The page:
Febrile Seizures

A seizure is the same as a convulsion or fit, but a febrile seizure is a convulsion brought on by a sudden rise in your child’s temperature. The child usually loses consciousness and is often stiff or has muscle twitching for several minutes. After a seizure, your child will usually sleep for several hours. On awakening, your child should be feeling much better.

The diagnosis of a "febrile seizure" cannot be made over the phone. More serious infections can cause a fever and a seizure. The diagnosis is made after your child is examined by a doctor and other more serious causes are eliminated (meningitis or other bacterial infections).

Are Febrile Seizures Are Very Common?

One in 25 children has a febrile seizure. These seizures occur in children between the ages of six months and four years. They are a problem of toddlers.

Are Febrile Seizures A Form Of Epilepsy?

Just because your child has had a febrile seizure does not mean he has epilepsy. The term epilepsy is used when a child has repeated seizures without fever.

Will Febrile Seizures Cause Brain Damage Or Epilepsy?

No. Even though febrile seizures are very dramatic and frightening, they do not normally cause brain damage or epilepsy. Even very prolonged seizures rarely cause damage. Of all children with febrile seizures, 97 percent do not later develop epilepsy.

What Are The Chances Of A Febrile Seizure Occurring Again?

Febrile seizures often recur. Almost half of children who have a first febrile seizure will have another one. Repeated febrile seizures, however, do not mean that a child has epilepsy. Your child will outgrow the tendency to have febrile seizures as he/she approaches three to four years of age.

What Can Parents Do During A Seizure?

There is nothing that you can do to make your child's seizure any shorter. There are a few things you should keep in mind. First, stay calm. Your child will be fine.

It is important to protect your child from getting hurt (falling down steps, etc.) during a seizure. Place your child on a soft surface, either lying on his/her side or stomach. Do not restrain and do not put anything in your child’s mouth. Your child will not choke. Once the seizure stops, call our office.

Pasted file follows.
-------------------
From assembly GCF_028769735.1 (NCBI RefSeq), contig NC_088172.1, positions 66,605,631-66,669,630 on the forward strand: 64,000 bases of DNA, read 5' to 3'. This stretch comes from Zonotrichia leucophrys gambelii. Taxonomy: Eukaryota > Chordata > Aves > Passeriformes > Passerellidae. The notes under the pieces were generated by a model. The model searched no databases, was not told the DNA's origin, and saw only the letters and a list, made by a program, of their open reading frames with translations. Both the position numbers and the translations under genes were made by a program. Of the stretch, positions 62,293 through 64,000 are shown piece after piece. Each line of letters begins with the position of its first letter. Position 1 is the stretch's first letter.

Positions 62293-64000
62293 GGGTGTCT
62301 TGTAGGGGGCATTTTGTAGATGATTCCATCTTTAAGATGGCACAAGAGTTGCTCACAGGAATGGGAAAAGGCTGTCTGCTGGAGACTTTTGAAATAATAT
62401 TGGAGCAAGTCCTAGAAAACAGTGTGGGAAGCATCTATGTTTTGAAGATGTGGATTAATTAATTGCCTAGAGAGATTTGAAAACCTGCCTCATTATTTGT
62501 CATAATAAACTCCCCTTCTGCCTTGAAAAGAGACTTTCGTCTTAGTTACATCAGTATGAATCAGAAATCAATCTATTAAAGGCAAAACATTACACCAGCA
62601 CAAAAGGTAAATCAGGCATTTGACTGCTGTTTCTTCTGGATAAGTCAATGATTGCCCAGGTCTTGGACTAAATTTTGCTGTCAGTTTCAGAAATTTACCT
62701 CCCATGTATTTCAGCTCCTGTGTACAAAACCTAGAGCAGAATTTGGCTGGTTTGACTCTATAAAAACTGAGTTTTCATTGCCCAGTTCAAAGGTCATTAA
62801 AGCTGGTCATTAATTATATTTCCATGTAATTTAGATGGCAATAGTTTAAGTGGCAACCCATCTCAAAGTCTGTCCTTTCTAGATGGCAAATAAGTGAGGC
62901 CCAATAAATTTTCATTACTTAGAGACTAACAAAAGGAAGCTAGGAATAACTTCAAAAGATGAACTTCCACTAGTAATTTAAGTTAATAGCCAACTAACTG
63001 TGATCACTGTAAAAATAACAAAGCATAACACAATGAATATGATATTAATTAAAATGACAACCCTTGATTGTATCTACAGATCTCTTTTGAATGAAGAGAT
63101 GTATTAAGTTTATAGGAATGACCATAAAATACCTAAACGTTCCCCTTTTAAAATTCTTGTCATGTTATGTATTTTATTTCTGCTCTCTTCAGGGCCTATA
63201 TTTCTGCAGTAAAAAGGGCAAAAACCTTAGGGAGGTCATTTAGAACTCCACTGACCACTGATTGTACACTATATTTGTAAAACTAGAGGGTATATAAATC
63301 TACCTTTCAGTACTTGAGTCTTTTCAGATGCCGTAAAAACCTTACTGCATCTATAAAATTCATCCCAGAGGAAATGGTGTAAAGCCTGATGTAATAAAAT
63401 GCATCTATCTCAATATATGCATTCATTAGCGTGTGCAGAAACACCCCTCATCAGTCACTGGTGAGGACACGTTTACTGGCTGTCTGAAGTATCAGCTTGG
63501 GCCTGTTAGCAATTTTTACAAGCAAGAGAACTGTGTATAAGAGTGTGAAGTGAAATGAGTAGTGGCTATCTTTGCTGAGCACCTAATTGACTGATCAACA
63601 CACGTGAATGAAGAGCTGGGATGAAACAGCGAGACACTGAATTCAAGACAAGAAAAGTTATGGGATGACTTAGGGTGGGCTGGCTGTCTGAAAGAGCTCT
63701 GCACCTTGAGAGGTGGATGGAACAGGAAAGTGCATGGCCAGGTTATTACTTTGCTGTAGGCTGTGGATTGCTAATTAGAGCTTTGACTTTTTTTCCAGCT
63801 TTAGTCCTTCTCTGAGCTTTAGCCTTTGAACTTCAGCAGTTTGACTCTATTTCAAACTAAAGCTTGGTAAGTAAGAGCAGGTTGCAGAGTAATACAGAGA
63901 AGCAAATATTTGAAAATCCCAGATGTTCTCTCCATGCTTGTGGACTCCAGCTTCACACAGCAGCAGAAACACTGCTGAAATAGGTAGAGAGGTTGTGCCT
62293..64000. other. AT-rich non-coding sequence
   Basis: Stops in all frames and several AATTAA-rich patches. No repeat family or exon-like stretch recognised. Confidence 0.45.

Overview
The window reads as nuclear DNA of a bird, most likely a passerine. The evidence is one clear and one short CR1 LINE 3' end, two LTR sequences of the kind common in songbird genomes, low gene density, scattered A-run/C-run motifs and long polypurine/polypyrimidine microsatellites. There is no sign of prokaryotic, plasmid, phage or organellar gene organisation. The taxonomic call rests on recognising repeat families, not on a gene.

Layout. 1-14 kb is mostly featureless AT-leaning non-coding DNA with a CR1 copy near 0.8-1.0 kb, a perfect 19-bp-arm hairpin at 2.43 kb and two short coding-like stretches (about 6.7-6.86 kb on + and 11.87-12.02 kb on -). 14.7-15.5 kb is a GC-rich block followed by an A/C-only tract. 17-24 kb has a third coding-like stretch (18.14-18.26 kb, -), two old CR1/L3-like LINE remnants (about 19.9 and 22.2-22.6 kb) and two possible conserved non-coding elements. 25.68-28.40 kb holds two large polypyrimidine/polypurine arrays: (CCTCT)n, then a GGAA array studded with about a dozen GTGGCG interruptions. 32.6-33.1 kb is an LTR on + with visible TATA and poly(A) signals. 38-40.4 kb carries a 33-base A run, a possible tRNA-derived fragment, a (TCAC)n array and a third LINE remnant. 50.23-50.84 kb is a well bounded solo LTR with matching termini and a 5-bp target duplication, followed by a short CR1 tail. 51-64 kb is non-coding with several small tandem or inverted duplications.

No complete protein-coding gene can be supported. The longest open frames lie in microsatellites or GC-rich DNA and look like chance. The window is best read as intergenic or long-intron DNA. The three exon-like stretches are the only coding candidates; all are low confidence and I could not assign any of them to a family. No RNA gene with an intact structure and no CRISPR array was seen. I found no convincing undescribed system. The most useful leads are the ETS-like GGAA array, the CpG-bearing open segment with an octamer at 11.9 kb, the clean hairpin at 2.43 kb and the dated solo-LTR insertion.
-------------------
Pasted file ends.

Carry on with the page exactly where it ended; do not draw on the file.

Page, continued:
Are Any Medicines Necessary To Treat A Febrile Seizure?

If your child’s seizure stops within ten minutes, no medicines are necessary. Prolonged seizures may require phenobarbital, dilantin, or valium to stop the seizure. Some children may require long-term daily medication to prevent febrile seizures.

Should My Child Be Seen By A Pediatrician?

All seizures require an evaluation by your pediatrician or a doctor in the emergency room. Most seizures will stop by 10 minutes. Once the seizure has stopped, call our office. If the seizure has not stopped by 10 minutes, take your child to the emergency room and then call our office.

Drive very carefully. A few minutes longer will not make any important difference.

Can A Febrile Seizure Be Prevented?

Constant attention to your child's temperature will not be helpful in preventing a febrile seizure. Sometimes a seizure is the first sign of fever. If your child does have a fever, controlling the temperature will make your child more comfortable. See our Tylenol dose chart on the Parents Link Page on our Web site.

We hope your life-style and relationship with your child will not be upset by this frightening experience. If you have any questions, please call our office.

Adapted from an article by: Peter R. Carnfield, MD, FRCP and Carol S. Carnfield, MD, FRCP at Izaak Walton Killarn Children's Hospital


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